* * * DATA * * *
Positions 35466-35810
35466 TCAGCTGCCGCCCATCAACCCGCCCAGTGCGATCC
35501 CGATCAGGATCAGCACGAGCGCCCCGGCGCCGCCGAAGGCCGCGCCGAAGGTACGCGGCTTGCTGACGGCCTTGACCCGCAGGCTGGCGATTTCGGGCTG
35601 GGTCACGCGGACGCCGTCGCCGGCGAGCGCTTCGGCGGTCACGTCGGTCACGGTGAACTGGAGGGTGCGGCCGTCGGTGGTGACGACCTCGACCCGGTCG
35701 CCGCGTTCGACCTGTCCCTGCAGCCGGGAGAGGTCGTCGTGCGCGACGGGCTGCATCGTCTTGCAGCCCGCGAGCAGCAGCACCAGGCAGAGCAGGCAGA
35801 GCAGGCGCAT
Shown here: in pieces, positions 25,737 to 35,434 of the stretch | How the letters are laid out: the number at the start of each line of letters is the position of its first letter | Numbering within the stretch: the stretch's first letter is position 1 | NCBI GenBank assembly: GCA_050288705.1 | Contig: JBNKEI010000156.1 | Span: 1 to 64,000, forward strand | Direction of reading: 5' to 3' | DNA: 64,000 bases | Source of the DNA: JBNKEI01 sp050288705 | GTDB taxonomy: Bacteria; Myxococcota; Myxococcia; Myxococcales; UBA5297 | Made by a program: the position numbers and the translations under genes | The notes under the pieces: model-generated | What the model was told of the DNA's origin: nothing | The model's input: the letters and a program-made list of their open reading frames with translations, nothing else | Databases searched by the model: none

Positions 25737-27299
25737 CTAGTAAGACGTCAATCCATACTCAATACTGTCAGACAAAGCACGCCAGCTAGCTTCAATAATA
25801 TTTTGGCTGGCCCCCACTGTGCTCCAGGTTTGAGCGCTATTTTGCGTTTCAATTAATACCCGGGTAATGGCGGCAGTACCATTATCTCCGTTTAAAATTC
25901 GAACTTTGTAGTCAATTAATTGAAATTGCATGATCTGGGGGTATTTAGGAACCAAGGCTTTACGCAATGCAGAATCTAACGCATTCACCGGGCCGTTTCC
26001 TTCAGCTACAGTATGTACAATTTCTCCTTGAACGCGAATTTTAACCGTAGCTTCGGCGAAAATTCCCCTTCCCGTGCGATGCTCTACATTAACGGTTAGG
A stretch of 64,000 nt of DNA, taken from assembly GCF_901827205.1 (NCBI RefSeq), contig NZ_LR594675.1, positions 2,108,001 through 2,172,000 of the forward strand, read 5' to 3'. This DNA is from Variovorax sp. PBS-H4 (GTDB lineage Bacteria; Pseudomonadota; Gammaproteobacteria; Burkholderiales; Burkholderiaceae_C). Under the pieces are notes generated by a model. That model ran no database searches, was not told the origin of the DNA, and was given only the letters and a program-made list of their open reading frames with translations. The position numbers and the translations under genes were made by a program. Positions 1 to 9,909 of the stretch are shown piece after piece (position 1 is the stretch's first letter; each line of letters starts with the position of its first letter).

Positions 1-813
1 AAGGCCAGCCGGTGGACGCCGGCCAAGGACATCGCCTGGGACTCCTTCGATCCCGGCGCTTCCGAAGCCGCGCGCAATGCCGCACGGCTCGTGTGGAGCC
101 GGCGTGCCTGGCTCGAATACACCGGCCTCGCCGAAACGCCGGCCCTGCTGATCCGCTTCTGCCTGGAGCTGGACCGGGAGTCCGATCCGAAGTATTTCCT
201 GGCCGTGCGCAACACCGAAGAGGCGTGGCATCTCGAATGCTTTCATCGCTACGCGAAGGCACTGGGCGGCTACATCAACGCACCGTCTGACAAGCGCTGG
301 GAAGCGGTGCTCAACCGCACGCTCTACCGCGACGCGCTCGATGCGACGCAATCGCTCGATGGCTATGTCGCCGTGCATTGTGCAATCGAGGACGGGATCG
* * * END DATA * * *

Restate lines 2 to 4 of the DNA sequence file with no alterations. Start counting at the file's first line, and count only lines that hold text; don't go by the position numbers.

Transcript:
35466 TCAGCTGCCGCCCATCAACCCGCCCAGTGCGATCC
35501 CGATCAGGATCAGCACGAGCGCCCCGGCGCCGCCGAAGGCCGCGCCGAAGGTACGCGGCTTGCTGACGGCCTTGACCCGCAGGCTGGCGATTTCGGGCTG
35601 GGTCACGCGGACGCCGTCGCCGGCGAGCGCTTCGGCGGTCACGTCGGTCACGGTGAACTGGAGGGTGCGGCCGTCGGTGGTGACGACCTCGACCCGGTCG